South Korea is also home to a widely popular auto manufacturer – Hyundai Motors. The company is the world’s fifth largest automaker (based on annual sales) and has an 8.1 percent market share in the United States (when paired with Kia, its subsidiary company). The auto export sector is driven by the strong market for inexpensive cars in the United States and China.

South Korea is also an important player in the ship building industry. The country is the leading exporter of passenger and commercial cargo ships in the world, which accounts for 29 percent share of the world’s exports (2015).

The country is also a large exporter of steel, ranking third in the world in 2015 and represents nearly 7 percent of all steel exports globally. POSCO, the South Korean steel company, is the fourth largest in the world, with an output of 41.5 million tons of crude steel in 2015, holding a 41 percent market share in the country.

Potential for severe global economic disruption

As we can see, South Korea is very important to the global economy. Any geopolitical crisis that impairs the global logistical supply chain could upend global economic growth, as South Korea is home to one of the busiest ports in the world. Since much of the world’s trade is transported to and from Asia, trade blockages could impact companies that depend on imports.

For example, companies like Apple could face a logistical nightmare when it comes to delivering products to consumers, given how important South Korea is to the technology sector. Not only would delivering finished iPhones to consumers be a headache, but getting parts from suppliers would also put production at risk. Samsung itself would be extremely vulnerable given the vast amount of business the company does with the rest of the world, and as we know, if Samsung’s growth slows, so too will the South Korean economy.

Companies that depend on steel manufacturing could also feel some bumps and bruises as a result of trade blockages, as POSCO is one of the top steel companies in the world. This could result in a slowdown in global industrial production, which has been expanding since the start of the year. Hyundai-Kia could be directly impacted as well, given the variety of electronics and steel components that go into vehicle production.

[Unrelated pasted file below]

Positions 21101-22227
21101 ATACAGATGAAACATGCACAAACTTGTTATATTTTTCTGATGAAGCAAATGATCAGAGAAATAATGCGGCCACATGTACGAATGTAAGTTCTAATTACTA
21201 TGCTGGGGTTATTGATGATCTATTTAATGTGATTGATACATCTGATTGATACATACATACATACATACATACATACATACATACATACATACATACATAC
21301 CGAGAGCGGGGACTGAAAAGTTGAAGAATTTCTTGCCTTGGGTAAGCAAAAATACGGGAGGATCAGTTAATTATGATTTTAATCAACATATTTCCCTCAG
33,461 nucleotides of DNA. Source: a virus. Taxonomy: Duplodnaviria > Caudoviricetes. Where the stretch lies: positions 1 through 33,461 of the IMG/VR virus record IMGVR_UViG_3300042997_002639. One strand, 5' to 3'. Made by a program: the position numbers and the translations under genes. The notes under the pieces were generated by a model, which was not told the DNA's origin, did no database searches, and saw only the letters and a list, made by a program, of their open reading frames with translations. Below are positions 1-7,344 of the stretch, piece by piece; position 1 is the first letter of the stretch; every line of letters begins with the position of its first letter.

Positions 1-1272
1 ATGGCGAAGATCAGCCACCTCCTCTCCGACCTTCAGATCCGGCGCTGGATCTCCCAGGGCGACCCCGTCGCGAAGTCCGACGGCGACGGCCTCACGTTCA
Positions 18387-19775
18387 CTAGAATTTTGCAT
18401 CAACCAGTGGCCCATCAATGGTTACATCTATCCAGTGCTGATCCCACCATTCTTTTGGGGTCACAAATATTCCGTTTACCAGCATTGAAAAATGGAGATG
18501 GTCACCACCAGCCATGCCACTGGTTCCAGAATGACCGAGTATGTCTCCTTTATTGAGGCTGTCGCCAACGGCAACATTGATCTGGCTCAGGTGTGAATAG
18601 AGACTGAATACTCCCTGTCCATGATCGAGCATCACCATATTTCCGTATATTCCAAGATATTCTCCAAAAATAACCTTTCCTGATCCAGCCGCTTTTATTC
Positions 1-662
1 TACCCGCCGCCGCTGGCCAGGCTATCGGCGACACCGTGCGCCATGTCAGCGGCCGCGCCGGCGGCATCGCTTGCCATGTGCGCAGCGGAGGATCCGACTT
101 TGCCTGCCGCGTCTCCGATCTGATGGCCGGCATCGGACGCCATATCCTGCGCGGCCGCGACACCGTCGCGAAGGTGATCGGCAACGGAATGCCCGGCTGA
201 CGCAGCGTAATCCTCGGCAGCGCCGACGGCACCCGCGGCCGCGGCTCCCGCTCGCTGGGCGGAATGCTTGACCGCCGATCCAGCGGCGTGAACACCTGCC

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Three percent of U.S. imports and ten percent of Chinese imports originate from South Korea. If anything, this only underestimates the importance of the actual products being imported. In the event of trade disruption, integrated circuits and LCDs will be significantly harder to replace than say, textile imports.

As businesses deal with logistical problems, consumers may have to reckon with delayed delivery of products and higher prices. If trade routes are blocked due to security concerns in Asia, that could impact a variety of products, including clothing, food, and basic materials. Central banks would eventually have to respond to rising prices, which could slow normalization in the United States and Europe.

Even though tensions in the region have escalated and uncertainty has risen, there are many reasons why hostile actions could produce severe blowback for all parties involved. In addition to the unimaginably large toll on human life in the event of a war (estimates range from 50,000 to a few hundred thousand in the first few days alone), the interdependence of the global economy ensures significant costs to countries even outside the Korean peninsula. One would imagine that policy makers are taking into account the direct and indirect costs of potential hostilities, even if these are limited (and there is no guarantee that they will be).